The National Republican Committee, made up of Republican leaders from every state, is expected on Friday to formally condemn Rep. Liz Cheney of Wyoming and Adam Kinzinger of Illinois for their role in the special House committee on the January 6 Attack on the Capitol. A condemnation would withdraw all support from them from the party and its subdivisions.
A resolution coming out of the GOP Resolutions committee on Thursday says that Cheney and Kinzinger care more about destroying former President Donald Trump than they do about winning back a Republican majority in the House. Friday is the last day of the GOP Winter meeting in Salt Lake City, Utah.
The resolution being advanced says that the two are participating in a “Democrat-led persecution of ordinary citizens engaged in legitimate political discourse, and they are both utilizing their past professed political affiliation to mask Democrat abuse of prosecutorial power for partisan purposes.”
It goes on to say the GOP “hereby formally censures Representatives Liz Cheney of Wyoming and Adam Kinzinger of Illinois and shall immediately cease any and all support of them as members of the Republican Party for their behavior which has been destructive to the institution of the U.S. House of Representatives, the Republican Party and our republic, and is inconsistent with the position of the Conference.”
As for Cheney, she came out swinging with a statement on Twitter:
“The leaders of the Republican Party have made themselves willing hostages to a man who admits he tried to overturn a presidential election and suggests he would pardon Jan. 6 defendants, some of whom have been charged with seditious conspiracy. I’m a constitutional conservative and I do not recognize those in my party who have abandoned the Constitution to embrace Donald Trump. History will be their judge. I will never stop fighting for our constitutional republic. No matter what,” she wrote from her campaign Twitter handle.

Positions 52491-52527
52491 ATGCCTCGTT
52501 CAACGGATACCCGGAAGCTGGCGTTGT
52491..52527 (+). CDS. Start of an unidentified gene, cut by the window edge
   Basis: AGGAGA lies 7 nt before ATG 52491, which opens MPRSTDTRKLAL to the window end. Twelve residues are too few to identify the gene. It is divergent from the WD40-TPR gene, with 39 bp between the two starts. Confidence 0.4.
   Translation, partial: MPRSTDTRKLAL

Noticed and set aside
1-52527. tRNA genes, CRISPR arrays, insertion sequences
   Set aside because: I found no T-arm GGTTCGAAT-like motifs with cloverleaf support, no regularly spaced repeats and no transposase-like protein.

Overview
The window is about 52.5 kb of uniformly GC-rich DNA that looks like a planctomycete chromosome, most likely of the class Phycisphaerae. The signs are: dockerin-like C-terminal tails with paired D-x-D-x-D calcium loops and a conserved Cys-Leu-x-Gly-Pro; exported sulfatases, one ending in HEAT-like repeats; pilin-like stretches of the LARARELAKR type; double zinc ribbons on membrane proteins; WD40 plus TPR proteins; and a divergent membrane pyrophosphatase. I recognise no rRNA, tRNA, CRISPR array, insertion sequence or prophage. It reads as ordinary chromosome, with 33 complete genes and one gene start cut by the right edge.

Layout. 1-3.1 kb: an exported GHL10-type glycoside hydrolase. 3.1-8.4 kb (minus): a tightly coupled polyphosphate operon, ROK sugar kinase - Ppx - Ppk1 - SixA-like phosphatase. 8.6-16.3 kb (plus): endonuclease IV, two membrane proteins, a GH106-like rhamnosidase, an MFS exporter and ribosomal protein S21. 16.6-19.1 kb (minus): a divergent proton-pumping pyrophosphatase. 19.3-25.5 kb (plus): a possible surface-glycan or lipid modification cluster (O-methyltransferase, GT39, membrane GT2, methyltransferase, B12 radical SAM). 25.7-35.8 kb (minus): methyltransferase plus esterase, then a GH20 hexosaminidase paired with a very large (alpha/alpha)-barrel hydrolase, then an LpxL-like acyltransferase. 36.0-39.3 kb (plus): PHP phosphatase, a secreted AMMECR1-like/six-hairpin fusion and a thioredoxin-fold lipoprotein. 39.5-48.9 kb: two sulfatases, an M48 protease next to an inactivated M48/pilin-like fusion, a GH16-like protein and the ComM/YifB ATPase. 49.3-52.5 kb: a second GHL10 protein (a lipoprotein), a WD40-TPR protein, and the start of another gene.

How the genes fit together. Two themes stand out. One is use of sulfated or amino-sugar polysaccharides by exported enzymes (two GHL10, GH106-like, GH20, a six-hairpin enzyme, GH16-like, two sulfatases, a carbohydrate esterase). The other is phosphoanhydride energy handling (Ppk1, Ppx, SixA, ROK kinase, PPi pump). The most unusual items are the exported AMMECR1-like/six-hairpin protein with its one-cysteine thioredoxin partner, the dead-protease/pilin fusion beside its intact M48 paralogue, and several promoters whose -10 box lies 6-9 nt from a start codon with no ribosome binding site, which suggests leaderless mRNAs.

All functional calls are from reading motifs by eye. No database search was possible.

Nearly one year ago, the Alaska Republican Party made a similar censure of Sen. Lisa Murkowski for her vote to convict Trump during his second impeachment trial. But it’s unclear if the national GOP is going to remain silent on that or assist Murkowski in her bid for re-election. A resolution by the Alaska Republican Party to request the national party withdraw support from Murkowski failed because the resolution was seen as needing more work.
Murkowski formally announced in November that she is a candidate for 2022, and even though the party has requested that she leave the party, she filed as a Republican. Her main opponent is Republican Kelly Tshibaka, who has been endorsed by Trump.
Murkowski has the support of Senate Minority Leader Mitch McConnell, and the National Republican Senatorial Committee.
In the Alaska House of Representatives, the Democrats are trying to punish Rep. David Eastman for going to Washington, D.C. on Jan. 6 to hear the former president speak, and for his membership in the nonprofit group known as the Oath Keepers.